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Initiative aims to make streets safer for pedestrians, cyclists and drivers

CDOT plans to spend nearly $59 million in Denver Metro region.

DENVER — The Colorado Department of Transportation (CDOT) has launched a new plan focused on making streets make sense in areas where people, bikes, and cars often co-mingle.

It's called "Safer Main Streets" and is an initiative Danny Katz, the director of the Colorado Public Interest Research Group and chairman of Denver Streets Partnership, said he's been fighting for for years.

"Whether you're walking, biking, rolling, waiting for transit, or driving your own car," Katz said. "Unfortunately, just too many streets just aren't safe right now."

Over the years, Katz said there have been too many people hit by cars on foot, on a bike or on a scooter.

"As of the latest counts, I think we've had 52 people die on just the city of Denver's streets last year," Katz said.

He's been advocating for CDOT to come up with a focused effort on making streets more user-friendly. Katz said he finally got the answer he's been looking for.

"We're really excited about CDOT's new Safer Main Streets Program," Katz said.

Safer Main Streets lists projects from Boulder to Douglas County and dozens of places in between where the state will spend about $59 million in safety mitigations.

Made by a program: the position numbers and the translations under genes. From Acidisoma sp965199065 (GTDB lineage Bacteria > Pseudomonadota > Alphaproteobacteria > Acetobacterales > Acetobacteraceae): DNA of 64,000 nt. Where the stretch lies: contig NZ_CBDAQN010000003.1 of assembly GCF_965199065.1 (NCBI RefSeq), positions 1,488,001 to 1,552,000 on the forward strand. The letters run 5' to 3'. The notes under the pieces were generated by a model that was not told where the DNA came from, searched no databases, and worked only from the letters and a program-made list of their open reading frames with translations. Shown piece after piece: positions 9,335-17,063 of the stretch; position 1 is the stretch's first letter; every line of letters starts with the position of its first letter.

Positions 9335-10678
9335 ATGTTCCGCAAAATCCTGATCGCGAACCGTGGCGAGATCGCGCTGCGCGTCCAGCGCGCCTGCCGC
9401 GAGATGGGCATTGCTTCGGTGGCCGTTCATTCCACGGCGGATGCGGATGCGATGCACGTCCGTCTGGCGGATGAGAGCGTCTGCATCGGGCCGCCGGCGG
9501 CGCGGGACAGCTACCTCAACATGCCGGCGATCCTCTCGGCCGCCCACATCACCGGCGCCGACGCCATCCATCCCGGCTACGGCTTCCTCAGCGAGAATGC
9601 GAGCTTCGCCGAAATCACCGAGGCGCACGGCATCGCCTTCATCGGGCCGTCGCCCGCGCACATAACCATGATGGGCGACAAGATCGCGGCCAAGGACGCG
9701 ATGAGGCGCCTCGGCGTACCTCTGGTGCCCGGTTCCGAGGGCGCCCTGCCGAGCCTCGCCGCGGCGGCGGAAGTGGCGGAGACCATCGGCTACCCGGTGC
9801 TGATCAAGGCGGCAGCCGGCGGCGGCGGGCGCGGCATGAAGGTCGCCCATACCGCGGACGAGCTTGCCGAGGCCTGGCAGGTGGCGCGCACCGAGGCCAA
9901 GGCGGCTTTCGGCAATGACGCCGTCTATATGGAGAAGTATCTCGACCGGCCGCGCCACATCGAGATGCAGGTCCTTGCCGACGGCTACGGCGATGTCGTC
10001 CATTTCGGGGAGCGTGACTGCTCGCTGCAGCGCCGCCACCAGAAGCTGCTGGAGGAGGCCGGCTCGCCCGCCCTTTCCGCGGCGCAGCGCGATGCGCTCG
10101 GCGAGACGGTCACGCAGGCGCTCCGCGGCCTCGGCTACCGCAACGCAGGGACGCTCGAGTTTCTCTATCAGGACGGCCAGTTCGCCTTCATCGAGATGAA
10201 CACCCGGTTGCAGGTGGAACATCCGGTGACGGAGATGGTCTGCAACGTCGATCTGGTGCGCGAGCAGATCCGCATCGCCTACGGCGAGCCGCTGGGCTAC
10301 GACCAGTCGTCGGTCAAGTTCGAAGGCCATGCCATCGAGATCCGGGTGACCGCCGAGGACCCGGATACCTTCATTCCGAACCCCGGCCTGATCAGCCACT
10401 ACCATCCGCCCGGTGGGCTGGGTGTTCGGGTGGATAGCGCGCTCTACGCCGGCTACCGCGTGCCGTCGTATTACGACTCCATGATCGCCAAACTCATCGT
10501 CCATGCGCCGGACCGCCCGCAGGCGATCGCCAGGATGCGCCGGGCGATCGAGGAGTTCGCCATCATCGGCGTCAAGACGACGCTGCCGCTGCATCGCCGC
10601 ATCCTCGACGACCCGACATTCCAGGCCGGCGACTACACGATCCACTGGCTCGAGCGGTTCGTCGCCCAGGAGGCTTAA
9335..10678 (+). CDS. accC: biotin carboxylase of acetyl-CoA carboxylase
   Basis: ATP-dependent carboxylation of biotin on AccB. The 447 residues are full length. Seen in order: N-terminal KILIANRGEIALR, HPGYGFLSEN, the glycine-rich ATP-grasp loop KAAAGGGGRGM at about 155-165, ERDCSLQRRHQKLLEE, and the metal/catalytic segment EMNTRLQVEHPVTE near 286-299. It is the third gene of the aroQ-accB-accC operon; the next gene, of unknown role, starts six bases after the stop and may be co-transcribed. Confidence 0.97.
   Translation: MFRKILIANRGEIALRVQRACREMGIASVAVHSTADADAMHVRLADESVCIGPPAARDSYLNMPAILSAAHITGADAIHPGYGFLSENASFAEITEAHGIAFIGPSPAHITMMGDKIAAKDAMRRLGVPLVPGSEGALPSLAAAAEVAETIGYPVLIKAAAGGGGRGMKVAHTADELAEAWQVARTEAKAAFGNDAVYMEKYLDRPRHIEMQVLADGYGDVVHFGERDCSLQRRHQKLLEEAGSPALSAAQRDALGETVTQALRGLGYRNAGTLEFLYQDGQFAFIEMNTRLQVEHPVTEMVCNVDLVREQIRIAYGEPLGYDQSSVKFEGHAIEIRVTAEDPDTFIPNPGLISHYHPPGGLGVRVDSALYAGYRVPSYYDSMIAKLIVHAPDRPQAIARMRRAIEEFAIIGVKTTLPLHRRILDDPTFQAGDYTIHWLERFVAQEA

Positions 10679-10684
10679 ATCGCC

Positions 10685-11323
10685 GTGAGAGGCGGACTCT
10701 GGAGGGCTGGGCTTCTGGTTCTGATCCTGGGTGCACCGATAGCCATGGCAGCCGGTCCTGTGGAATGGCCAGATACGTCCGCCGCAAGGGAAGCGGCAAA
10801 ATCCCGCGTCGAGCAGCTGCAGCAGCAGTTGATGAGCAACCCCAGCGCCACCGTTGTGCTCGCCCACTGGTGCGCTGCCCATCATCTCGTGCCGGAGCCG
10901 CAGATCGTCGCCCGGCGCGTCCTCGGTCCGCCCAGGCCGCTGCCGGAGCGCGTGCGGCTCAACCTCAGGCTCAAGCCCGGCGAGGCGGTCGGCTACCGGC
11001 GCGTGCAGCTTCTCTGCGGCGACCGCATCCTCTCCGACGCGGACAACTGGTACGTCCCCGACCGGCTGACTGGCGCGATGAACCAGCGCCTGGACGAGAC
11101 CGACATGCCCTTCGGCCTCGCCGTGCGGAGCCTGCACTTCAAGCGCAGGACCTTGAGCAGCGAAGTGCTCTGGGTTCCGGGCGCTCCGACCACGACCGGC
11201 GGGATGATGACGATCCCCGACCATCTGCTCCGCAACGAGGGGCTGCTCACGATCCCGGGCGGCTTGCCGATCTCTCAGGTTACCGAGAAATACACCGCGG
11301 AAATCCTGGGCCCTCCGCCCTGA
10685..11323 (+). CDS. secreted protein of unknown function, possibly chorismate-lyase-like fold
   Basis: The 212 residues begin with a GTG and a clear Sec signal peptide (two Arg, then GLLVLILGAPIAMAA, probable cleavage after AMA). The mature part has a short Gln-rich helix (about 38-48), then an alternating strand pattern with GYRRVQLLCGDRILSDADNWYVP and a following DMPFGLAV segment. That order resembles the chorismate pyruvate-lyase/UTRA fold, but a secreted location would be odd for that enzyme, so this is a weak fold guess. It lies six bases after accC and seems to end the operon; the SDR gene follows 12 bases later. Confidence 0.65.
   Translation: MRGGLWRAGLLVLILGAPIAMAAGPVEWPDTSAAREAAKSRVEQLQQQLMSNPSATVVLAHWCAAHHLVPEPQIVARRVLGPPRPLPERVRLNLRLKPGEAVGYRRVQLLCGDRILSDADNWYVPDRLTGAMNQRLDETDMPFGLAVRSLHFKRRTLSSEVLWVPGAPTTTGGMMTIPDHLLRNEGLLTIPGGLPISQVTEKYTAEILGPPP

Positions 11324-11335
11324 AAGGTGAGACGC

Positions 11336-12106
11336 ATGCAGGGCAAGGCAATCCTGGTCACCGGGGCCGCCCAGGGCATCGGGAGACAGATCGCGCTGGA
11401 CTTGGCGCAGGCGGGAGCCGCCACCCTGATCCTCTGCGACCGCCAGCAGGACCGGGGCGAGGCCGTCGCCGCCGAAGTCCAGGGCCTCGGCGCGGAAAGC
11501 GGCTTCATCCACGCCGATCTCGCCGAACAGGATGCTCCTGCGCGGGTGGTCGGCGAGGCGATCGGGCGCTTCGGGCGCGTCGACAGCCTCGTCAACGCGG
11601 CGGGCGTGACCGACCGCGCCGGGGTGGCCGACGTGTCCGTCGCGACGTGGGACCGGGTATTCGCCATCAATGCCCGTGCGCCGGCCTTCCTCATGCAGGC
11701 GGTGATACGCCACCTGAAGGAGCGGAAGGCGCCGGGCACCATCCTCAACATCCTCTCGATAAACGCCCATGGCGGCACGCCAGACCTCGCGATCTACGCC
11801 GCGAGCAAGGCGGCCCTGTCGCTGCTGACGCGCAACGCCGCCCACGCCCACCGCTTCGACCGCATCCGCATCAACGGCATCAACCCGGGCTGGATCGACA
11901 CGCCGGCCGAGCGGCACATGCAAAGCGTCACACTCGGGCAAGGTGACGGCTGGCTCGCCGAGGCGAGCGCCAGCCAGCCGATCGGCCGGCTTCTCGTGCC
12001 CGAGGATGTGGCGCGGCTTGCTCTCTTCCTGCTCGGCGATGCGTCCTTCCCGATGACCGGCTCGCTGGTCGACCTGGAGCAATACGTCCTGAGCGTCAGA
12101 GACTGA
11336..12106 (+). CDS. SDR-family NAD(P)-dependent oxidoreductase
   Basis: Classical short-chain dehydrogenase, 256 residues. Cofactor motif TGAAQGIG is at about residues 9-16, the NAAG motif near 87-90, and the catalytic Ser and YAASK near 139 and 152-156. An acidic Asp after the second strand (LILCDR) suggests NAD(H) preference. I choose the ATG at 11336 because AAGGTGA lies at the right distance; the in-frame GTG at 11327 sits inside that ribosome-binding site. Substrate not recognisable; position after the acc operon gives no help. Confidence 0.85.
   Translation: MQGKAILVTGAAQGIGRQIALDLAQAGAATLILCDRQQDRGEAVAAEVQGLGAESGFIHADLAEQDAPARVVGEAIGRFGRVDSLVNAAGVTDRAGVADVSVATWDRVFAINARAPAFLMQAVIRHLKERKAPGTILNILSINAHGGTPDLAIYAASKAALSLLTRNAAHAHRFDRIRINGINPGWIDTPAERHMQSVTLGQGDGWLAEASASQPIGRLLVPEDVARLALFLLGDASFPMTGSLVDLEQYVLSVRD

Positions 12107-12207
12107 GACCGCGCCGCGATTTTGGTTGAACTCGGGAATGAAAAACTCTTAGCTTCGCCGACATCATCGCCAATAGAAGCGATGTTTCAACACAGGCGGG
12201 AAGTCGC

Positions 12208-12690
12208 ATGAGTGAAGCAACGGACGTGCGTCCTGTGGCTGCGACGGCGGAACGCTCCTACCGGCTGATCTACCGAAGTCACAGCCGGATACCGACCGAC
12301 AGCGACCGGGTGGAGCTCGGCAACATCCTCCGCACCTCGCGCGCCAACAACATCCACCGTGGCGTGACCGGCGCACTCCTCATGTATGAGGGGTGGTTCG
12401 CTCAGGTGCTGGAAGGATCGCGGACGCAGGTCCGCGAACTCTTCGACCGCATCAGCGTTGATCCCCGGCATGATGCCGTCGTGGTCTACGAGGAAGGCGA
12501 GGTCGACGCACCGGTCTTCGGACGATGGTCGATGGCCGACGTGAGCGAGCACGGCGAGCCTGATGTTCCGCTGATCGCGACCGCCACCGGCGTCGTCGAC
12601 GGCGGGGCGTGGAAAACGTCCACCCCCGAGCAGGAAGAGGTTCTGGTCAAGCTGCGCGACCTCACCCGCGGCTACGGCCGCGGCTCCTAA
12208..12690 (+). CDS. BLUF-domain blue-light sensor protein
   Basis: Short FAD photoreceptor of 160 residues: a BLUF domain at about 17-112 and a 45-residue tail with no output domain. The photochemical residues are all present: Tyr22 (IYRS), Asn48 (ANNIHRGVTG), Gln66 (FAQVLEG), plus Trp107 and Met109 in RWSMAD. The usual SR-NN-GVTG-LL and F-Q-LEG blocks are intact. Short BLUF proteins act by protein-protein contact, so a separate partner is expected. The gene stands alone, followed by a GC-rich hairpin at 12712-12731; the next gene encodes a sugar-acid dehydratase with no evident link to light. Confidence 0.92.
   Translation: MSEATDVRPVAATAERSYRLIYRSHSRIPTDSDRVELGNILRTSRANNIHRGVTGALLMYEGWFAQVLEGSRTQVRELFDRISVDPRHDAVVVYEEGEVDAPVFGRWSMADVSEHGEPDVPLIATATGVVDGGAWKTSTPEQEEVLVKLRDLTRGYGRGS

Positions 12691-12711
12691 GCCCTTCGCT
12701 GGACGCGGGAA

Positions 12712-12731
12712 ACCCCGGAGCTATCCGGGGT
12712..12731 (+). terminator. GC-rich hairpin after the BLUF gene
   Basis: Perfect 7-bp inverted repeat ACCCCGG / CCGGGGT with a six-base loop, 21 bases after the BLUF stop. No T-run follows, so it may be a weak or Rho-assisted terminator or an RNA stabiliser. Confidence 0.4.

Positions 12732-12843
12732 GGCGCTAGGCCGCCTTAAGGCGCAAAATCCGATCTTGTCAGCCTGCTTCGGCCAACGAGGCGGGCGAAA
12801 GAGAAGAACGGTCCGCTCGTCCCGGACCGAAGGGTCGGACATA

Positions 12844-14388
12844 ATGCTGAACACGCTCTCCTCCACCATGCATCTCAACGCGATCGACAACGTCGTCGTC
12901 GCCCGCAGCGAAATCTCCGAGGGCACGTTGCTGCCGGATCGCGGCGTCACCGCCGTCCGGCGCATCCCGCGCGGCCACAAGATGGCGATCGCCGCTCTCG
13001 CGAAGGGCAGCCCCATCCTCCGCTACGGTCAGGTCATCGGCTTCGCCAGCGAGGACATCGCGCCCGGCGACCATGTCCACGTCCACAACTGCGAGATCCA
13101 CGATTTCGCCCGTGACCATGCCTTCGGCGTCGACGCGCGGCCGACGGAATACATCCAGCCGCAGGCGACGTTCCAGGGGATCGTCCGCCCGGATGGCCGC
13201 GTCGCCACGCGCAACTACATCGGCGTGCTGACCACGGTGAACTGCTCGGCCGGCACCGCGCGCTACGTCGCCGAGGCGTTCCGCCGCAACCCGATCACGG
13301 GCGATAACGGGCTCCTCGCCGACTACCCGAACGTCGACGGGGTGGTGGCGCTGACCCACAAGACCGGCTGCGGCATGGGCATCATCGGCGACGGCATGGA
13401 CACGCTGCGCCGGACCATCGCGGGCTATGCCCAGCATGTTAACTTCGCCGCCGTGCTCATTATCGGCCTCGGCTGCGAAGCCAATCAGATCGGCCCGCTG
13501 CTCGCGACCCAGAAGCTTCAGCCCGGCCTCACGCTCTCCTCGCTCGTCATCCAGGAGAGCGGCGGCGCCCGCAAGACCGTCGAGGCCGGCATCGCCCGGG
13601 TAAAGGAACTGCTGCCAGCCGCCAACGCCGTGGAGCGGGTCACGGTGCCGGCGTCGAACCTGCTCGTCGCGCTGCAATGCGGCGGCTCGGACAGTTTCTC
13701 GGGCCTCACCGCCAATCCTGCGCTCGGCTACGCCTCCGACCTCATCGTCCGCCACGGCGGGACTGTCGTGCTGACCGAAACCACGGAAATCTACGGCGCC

"Creating some raised pedestrian crossings so it's clear for everyone where pedestrians are going to be," Katz said. "Making sure signals are in place."

For example, CDOT will spend more than $7.4 million on Federal Boulevard in Denver for better medians and paths for walkers. On West Colfax, CDOT will use $10 million to upgrade lighting, bike access and transit stops.

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The money will be used to control speeds, as well, according to Katz.

"It doesn't make sense to have somebody going 55 miles per hour down Colfax," Katz said. "The likelihood of somebody being killed or being seriously injured by a vehicle goes way up when you start to see speeds above 35, 40, 45 miles per hour."

So far, 30 projects have been identified by CDOT and the Denver Regional Councils of Government. This is part of a bigger 10-year transportation plan.

"These are definitely permanent and they're good solutions," Katz said. "We'll just need more of it over time so we can truly get to a point where our streets are safe for everyone."

RELATED: Shared streets advocate hit and killed while crossing Colfax

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